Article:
To understand the following poem, you will have to know that a sailor never loses his love for the ships he has served on or the seas he has sailed. You will also have to imagine an old sailor, too old for the sea, sitting at a bar talking to the only person who will listen to his sea stories.
I used to be a sailor sir-have I told you that before
A very damn good sailor- don’t spill that as you pour
I was a fine Machinest Mate, I knew my engines sir
I knew my rate and stayed below to make the engines purr
I stood my watch with pride I say and grew into a man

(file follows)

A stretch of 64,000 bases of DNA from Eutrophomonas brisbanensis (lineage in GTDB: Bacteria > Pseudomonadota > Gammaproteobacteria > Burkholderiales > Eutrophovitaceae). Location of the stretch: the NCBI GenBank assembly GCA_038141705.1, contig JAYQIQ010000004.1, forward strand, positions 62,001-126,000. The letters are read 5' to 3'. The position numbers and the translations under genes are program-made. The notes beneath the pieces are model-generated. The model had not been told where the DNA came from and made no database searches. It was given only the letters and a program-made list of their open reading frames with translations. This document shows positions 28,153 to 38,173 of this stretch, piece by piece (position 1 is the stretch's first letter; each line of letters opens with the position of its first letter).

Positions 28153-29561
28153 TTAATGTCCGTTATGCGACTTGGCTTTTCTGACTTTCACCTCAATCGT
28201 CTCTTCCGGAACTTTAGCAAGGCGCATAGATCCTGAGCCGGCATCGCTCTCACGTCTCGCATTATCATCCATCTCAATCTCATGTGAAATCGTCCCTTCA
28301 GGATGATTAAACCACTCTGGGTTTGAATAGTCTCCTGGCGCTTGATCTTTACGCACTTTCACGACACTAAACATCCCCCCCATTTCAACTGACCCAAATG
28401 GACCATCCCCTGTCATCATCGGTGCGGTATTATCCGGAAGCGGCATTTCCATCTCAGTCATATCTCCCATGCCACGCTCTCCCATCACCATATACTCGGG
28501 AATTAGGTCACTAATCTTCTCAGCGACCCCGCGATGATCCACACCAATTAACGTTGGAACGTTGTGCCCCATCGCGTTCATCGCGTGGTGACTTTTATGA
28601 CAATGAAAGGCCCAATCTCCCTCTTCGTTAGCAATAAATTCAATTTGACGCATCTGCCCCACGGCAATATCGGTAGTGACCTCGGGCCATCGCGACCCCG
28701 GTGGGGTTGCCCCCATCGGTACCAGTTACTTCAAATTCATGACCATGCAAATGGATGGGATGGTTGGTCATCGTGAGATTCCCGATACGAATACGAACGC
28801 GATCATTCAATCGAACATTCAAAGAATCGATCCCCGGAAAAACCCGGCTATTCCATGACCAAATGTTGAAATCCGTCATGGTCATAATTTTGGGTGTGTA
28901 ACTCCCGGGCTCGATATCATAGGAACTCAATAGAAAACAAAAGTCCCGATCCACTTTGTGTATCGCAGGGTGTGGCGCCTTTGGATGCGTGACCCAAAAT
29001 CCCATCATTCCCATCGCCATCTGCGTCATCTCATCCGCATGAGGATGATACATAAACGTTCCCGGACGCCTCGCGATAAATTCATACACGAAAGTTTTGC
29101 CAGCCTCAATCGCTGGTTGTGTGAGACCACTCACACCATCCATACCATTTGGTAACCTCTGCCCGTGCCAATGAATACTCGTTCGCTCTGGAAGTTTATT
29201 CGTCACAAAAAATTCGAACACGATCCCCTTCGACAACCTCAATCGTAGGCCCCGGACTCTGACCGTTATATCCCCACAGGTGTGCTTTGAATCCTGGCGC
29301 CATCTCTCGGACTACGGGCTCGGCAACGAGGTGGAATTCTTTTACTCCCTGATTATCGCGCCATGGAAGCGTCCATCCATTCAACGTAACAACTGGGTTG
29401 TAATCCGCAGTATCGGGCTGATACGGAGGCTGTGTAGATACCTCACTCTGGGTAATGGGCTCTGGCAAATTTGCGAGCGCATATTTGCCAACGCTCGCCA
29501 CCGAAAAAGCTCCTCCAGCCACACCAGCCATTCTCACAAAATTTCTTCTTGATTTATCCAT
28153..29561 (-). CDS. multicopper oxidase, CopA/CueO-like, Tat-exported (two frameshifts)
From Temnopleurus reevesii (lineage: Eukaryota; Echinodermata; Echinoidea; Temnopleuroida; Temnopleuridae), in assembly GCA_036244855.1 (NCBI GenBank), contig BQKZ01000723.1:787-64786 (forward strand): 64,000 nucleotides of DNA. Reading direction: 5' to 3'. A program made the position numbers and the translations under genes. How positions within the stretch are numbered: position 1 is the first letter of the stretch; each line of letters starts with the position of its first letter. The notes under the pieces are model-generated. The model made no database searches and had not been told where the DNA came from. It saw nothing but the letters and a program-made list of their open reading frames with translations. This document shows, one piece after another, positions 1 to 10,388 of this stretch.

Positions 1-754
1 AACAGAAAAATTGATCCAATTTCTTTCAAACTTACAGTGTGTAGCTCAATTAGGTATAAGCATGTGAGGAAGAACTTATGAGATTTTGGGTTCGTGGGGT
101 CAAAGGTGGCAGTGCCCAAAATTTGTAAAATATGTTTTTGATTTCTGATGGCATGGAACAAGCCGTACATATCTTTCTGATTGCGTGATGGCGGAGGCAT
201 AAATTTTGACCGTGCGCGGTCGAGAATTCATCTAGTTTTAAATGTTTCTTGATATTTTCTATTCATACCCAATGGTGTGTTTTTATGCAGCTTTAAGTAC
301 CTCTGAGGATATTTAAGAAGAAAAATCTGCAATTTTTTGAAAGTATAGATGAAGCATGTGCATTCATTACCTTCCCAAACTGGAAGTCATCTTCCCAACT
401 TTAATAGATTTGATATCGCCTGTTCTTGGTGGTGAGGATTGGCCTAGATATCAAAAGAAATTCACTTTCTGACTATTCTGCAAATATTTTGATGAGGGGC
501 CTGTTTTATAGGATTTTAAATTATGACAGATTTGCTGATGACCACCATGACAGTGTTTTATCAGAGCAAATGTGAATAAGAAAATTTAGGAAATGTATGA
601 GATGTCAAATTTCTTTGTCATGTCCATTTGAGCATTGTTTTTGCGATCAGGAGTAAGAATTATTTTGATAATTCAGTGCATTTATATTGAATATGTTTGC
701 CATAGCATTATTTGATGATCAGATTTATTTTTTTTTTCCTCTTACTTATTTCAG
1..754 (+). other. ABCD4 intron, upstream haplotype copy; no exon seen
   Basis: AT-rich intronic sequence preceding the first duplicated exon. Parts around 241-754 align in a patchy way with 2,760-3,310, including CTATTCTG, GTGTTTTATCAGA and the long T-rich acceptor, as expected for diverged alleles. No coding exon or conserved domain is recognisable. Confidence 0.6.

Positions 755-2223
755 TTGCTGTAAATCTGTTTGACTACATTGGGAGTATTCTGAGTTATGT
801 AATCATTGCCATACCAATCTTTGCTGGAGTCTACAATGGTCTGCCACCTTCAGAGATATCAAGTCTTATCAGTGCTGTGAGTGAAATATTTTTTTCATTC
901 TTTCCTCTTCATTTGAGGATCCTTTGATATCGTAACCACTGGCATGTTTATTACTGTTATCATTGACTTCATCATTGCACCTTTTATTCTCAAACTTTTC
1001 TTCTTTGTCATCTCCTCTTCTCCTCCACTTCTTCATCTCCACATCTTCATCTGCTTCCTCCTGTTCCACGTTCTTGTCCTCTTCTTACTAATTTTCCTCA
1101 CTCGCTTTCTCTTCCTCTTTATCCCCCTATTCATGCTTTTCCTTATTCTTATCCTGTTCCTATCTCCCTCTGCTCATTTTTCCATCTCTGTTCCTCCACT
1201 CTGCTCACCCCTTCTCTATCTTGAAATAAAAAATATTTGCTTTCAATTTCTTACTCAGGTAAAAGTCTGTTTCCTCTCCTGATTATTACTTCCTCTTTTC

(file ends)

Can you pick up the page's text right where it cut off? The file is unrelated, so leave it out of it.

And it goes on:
Living life a fireman’s way aboard an old Tin-can
I knew her bilge and overhead, her every mood and sound
Her screws lulled me in my bed with rhymes of swish and pound
I cursed her like a sailor, but loved her like a wife
And I could never fail her, as long as I have life
We Tin-can sailors never lose that one desire to be
On rolling decks in navy blue, and anywhere at sea
My ship is gone as all must go and I will go someday
Where memories and ships don’t rust to get her underway